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2021 Literary Escapes Challenge

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My Progress:


28 / 51 states. 55% done!

2021 Fall Into Reading Challenge

My Progress:


0 / 24 books. 0% done!

2021 Children's Historical Fiction Reading Challenge

2021 Children's Historical Fiction Reading Challenge
(Hosted by Yours Truly!)

My Progress:


6 / 25 books. 24% done!

2021 Popsugar Reading Challenge

My Progress:


33 / 50 books. 66% done!

Booklist Queen's 2021 Reading Challenge

My Progress:


35 / 52 books. 67% done!

2021 Historical Fiction Reading Challenge

2021 Craving for Cozies Reading Challenge

The 52 Club's 2021 Reading Challenge

My Progress:


39 / 52 books. 75% done!
Tuesday, July 01, 2014

Bohjalian's Newest Engages, But Doesn't Satisfy

(Image from Barnes & Noble)

When a nuclear reactor blows up in Vermont's Northeastern Kingdom (NEK), killing wildlife, destroying forests, poisoning rivers, and polluting the air, 16-year-old Emily Shepard is just as horrified as everyone else.  Maybe more so, since both her parents are presumed to be among the human casualties of the tragic explosion.  With the entire area under emergency evacuation, the shell-shocked teenager should be fleeing, following orders from the social workers whose job it is to figure out what happens to her now.  Emily's as confused about the future as the other NEK-ers, but she knows one thing: she's not going into foster care.

Alone, Emily heads toward Burlington, where she hopes to blend in with other "Walkers" who have been displaced by the catastrophic event.  No one can know the truth—she's the daughter of the reactor's chief engineer, the man responsible for the devastation of the NEK.  As Emily does whatever it takes to survive on the mean city streets, keeping her secret identity intact, she becomes more and more despondent.  What really happened at the nuclear reactor?  Was her father drinking on the job or did he just make an honest—albeit fatal—mistake?  And, the most important question of all:  Could her parents possibly be alive?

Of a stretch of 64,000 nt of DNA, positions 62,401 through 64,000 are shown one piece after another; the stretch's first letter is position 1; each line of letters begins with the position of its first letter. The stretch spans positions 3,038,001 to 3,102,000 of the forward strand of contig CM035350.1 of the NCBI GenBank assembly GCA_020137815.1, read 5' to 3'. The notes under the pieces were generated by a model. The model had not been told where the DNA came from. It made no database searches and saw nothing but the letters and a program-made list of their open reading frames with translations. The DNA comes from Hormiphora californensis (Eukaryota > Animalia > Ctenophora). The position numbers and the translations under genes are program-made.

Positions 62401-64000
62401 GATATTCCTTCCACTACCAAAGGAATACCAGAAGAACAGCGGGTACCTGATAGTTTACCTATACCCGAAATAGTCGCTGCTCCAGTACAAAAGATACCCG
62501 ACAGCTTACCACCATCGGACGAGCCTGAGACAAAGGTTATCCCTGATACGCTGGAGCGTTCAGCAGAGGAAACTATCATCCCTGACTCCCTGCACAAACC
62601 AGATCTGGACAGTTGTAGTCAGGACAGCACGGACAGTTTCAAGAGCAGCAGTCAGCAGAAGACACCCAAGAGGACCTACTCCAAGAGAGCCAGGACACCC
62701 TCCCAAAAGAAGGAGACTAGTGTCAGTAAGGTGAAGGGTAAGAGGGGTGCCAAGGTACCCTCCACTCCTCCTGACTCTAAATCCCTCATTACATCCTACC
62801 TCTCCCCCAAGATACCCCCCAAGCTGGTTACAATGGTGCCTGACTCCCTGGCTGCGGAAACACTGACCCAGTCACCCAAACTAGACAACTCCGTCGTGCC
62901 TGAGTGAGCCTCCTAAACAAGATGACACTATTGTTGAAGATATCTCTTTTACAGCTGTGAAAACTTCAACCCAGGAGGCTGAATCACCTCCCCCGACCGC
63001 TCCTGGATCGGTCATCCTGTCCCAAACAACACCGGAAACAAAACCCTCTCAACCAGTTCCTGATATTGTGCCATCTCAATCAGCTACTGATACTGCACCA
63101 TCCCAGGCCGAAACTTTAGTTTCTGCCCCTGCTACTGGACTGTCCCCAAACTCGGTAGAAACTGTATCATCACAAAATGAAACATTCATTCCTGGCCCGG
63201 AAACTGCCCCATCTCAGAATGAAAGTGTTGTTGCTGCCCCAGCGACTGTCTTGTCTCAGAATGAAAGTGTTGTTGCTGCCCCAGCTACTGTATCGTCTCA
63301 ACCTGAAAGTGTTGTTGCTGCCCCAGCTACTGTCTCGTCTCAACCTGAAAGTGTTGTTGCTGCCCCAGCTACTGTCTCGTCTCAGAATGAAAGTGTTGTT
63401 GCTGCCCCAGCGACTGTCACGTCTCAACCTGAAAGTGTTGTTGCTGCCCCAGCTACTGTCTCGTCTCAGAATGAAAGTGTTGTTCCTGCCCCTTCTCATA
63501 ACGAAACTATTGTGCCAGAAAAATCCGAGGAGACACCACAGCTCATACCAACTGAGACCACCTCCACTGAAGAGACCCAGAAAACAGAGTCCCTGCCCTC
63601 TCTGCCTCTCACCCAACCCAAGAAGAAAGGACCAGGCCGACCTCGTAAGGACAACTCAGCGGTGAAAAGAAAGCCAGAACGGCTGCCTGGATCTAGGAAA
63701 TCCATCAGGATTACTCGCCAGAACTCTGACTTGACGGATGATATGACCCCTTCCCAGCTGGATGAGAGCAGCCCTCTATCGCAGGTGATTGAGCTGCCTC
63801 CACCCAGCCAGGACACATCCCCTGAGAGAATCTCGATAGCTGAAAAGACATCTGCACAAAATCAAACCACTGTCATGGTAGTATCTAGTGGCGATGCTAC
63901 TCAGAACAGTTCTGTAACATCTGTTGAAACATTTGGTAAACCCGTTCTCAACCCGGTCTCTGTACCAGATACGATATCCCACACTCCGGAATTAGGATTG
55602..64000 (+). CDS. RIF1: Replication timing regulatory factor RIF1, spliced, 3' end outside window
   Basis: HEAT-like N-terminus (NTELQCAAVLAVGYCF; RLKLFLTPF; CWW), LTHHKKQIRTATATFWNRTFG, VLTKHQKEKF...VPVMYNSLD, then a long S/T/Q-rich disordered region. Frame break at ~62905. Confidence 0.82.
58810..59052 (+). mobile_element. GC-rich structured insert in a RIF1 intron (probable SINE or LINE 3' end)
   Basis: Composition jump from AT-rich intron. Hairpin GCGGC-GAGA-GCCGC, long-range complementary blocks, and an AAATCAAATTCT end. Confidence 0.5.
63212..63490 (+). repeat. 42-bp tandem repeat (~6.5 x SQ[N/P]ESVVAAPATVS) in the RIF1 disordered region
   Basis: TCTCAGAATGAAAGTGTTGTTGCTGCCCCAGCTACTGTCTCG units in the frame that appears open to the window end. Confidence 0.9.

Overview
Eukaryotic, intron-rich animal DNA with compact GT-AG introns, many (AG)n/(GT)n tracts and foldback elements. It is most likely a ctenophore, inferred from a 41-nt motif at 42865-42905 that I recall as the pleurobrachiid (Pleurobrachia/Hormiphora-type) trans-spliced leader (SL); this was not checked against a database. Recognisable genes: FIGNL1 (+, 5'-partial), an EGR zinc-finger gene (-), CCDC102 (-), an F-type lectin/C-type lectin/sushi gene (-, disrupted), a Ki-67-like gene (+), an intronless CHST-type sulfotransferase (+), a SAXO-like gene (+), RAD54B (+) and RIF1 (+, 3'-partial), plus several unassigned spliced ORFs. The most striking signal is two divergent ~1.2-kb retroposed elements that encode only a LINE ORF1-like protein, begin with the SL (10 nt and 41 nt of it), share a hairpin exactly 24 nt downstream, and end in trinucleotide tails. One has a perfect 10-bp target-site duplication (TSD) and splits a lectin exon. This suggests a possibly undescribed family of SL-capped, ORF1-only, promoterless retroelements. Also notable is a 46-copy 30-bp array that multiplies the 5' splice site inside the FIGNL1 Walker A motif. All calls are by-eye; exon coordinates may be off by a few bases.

Torn between protecting a young homeless boy in Burlington and sneaking back into the toxic NEK to search for her parents, Emily must decide what really matters in a world forever changed by the actions of the people she loves most.  

Chris Bohjalian writes about a variety of intriguing issues, which leads to novels that are both absorbing and affecting.  I've enjoyed the few that I've read.  The former holds true with his newest, Close Your Eyes, Hold Hands (available July 8, 2014), the title of which is taken from the advice Connecticut police gave to the terrified children after the shootings at Sandy Hook Elementary.  It's a gritty, depressing survival story, but one that pulls the reader in and doesn't let go.  Emily's tough, haunted voice is spot-on, making her tale compelling, if not uplifting.  Did I enjoy it?  That's the real question.  And the answer is no, not really.  The book held my interest, for sure, but I kept asking myself, "Why am I still reading this?  It's so bleak."  Overall, then, the read engaged me—it just didn't satisfy.

(Readalikes:  Even though this isn't technically a post-apocalyptic novel [the NEK is uninhabitable, but the rest of the world hums along as usual], it still reads like one.  It reminded me a little of Safekeeping by Karen Hesse)

Grade:


If this were a movie, it would be rated:


for strong language, violence, sexual content and depictions of harmful behavior (drug use, prostitution, cutting, etc.)

To the FTC, with love:  I received an e-ARC of Close Your Eyes, Hold Hands from the generous folks at Doubleday via those at NetGalley.  Thank you!
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Reading

<i>Reading</i>
The Gold in These Hills by Joanne Bischof

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Glass Houses by Louise Penny



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